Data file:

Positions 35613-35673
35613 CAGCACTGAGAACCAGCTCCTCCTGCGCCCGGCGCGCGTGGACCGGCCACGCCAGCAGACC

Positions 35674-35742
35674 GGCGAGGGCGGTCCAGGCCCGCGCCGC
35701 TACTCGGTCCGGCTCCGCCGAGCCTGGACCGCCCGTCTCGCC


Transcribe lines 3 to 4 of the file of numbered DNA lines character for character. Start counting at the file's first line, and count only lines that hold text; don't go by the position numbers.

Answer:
Positions 35674-35742
35674 GGCGAGGGCGGTCCAGGCCCGCGCCGC